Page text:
Academic journal article The Southern Literary Journal

The Comings of Cousin Ann: Deconstructing the Southern Romance

Academic journal article The Southern Literary Journal

The Comings of Cousin Ann: Deconstructing the Southern Romance

Article excerpt

To read Emma Speed Sampson's novel The Comings of Cousin Ann today is to discover an intriguing link between sentimental southern fiction popular at the turn of the nineteenth century and the more honest appraisals of the South credited to writers of the twentieth-century Southern Renaissance. I use the word discover deliberately, for though the novel attracted favorable reviews and a general audience when published in 1923, it has gathered dust for the past seventy years. Dated in some ways but modern in many others, it deserves a new audience. It will fascinate scholars and students of southern literature, cultural studies, and women's studies.

The author, Emma Speed Sampson, was born in Louisville, Kentucky, in 1868, married a Virginian and spent most of her adult years in Richmond, and died in 1947. Between 1916 and 1940, she published at least twenty-eight novels. Most of these were designed for children and adolescents, including the popular Miss Minerva and Billy series, which Sampson created as a sequel to a novel by Frances Boyd Calhoun following Calhoun's death. She also continued three series begun by her sister Nell: the Molly Brown books, The Tucker Twins series, and The Carter Girls series. But Sampson's most original and serious novel is The Comings of Cousin Ann. Fast moving and playful, it deconstructs the southern belle in particular and the southern romance in general.

At first glance, however, the easy-to-read novel may appear to be another of Sampson's works of interest chiefly to youngsters. In outline, the plot involving the young heroine Judith Buck is predictable: the reader never doubts that this beautiful Cinderella will get her Prince Charming or that all will be right with the world by novel's end. But Sampson complicates the narrative by parodying, rather than replicating, the sentimental romance. Rather than a fairy godmother, she gives her Cinderella a chorus of elderly godfathers who, in a nurturing feminine gesture, host a ball for Judith and even design and order the dress, hair ornament, slippers, and hose she will wear to it. Moreover, Sampson refers to the Cinderella story directly several times in the novel, but only to mock it. In excited anticipation of her first ball, Judith says to her mother:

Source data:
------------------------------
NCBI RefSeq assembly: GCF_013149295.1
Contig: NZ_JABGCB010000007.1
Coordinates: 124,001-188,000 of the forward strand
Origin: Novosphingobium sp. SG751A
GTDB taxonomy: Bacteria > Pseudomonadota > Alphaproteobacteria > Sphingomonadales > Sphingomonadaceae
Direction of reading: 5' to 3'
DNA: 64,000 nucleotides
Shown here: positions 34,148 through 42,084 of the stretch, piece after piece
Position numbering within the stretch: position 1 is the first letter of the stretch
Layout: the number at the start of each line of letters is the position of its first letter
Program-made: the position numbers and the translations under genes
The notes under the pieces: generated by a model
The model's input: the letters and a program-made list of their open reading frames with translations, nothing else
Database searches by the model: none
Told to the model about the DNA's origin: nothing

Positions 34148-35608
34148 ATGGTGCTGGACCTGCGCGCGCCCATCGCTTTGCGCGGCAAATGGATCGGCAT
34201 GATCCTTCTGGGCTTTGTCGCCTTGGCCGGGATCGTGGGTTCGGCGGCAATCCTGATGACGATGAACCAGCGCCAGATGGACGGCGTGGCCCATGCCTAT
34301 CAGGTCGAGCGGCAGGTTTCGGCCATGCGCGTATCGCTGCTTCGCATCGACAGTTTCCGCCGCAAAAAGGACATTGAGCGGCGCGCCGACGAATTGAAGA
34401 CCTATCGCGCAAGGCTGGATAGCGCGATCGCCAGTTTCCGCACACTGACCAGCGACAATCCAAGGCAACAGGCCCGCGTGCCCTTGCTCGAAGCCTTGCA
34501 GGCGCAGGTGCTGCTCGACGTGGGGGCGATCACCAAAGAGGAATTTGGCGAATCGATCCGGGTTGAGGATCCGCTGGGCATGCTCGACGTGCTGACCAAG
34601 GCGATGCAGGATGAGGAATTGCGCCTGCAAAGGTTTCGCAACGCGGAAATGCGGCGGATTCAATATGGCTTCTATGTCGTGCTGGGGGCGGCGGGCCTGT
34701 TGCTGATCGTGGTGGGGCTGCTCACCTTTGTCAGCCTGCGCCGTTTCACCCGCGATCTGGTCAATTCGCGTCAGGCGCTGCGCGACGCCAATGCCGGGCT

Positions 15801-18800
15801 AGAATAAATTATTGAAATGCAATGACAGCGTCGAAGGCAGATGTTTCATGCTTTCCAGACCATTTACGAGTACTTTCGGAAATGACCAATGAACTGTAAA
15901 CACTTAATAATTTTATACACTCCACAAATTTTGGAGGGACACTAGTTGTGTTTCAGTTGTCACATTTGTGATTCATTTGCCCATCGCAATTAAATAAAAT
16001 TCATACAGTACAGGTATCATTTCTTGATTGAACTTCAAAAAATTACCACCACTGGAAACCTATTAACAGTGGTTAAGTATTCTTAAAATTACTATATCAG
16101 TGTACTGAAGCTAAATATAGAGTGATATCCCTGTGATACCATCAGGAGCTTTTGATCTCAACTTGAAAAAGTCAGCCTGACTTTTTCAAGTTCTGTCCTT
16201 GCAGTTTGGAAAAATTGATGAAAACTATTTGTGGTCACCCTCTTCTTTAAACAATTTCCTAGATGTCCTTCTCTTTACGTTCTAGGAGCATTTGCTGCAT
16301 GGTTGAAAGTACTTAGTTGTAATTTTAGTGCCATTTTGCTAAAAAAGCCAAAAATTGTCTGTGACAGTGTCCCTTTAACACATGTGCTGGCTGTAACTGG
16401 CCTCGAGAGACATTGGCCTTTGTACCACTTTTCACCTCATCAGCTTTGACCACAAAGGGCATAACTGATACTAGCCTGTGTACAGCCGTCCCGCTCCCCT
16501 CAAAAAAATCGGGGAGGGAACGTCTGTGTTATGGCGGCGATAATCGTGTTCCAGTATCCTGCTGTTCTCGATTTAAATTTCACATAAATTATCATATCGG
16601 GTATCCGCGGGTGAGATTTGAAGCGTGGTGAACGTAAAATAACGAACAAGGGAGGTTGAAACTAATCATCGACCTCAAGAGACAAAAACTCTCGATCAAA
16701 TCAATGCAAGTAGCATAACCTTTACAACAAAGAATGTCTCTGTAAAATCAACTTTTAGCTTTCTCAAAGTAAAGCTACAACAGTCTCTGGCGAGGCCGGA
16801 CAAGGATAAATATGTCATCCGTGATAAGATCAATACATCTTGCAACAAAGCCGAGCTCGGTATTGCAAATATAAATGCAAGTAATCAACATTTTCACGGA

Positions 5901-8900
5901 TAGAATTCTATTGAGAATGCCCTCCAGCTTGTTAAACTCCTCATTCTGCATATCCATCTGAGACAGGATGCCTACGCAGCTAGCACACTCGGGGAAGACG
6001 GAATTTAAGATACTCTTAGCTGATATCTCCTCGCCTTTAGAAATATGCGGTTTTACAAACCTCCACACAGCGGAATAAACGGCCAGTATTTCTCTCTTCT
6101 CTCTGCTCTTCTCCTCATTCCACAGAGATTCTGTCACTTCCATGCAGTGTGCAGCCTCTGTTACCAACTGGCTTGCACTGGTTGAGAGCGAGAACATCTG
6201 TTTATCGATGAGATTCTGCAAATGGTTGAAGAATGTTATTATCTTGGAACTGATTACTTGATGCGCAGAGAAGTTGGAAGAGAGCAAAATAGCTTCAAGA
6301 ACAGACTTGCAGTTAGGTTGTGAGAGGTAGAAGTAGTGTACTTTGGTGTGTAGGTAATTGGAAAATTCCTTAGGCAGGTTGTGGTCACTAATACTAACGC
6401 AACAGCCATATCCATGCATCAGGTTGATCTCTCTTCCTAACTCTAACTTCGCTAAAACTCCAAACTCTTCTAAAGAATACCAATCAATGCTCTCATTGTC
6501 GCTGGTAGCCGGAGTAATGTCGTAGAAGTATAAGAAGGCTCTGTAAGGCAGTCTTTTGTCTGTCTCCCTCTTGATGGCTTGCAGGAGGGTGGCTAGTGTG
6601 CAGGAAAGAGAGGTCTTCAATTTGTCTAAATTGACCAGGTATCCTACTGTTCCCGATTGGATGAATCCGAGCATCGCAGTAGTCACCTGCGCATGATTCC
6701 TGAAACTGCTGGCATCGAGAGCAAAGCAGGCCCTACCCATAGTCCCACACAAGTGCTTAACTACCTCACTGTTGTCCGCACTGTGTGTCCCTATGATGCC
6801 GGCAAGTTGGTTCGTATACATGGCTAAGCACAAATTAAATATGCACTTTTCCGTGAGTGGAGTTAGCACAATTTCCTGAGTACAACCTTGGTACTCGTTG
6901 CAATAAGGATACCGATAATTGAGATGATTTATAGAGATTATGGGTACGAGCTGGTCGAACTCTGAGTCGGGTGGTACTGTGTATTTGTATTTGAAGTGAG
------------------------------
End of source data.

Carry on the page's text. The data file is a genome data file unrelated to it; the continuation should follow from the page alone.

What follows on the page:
I'm going to dance my dress to a rag. Did you ever think that
   Cinderella may have just danced her dress to rags by twelve o'clock
   and after all the fairy godmother had nothing to do with it?
   Cinderella danced every dance with the prince and perhaps he was an
   awkward prince and tangled his feet in her train. In fact, I am sure
   he was awkward or he would have caught up with her when she tried to
   run away, and she with one shoe off and one shoe on. (146)

Judith's cleverness and realism here are refreshing, and so are the author's: the godfathers she gives her southern anti-Cinderella are elderly Civil War veterans who, rather than being a momentary convenience to a romantic plot, are fixtures on the porch of a local hotel, where they entertain themselves, as folks so often do in small towns, by gossiping about local happenings and by creating happenings--such as a debutante ball for social outsider Judith--to add excitement to their days.

Not that the novel escapes all vestiges of sentimentality. Cousin Ann Peyton's servant Billy is, in some ways, the stereotypical faithful darky of post-Civil War southern romance. And there is no accounting for young Judith Buck's perpetual self-confidence, goodness, and good humor. But the novel's sentimentality is more than balanced by a modernism evident even to its contemporary reviewers. Upon its publication in 1923, a writer for The Literacy Review described the novel as "a sort of quite grown up and more or less up to date Louisa M. Alcott novel" (166). And in The Reviewer the same year, Hunter Stagg praised the novel for its tart tone--"a tartness," he said, that is "not usually found in a Southerner's writings about the South" (68-69). …

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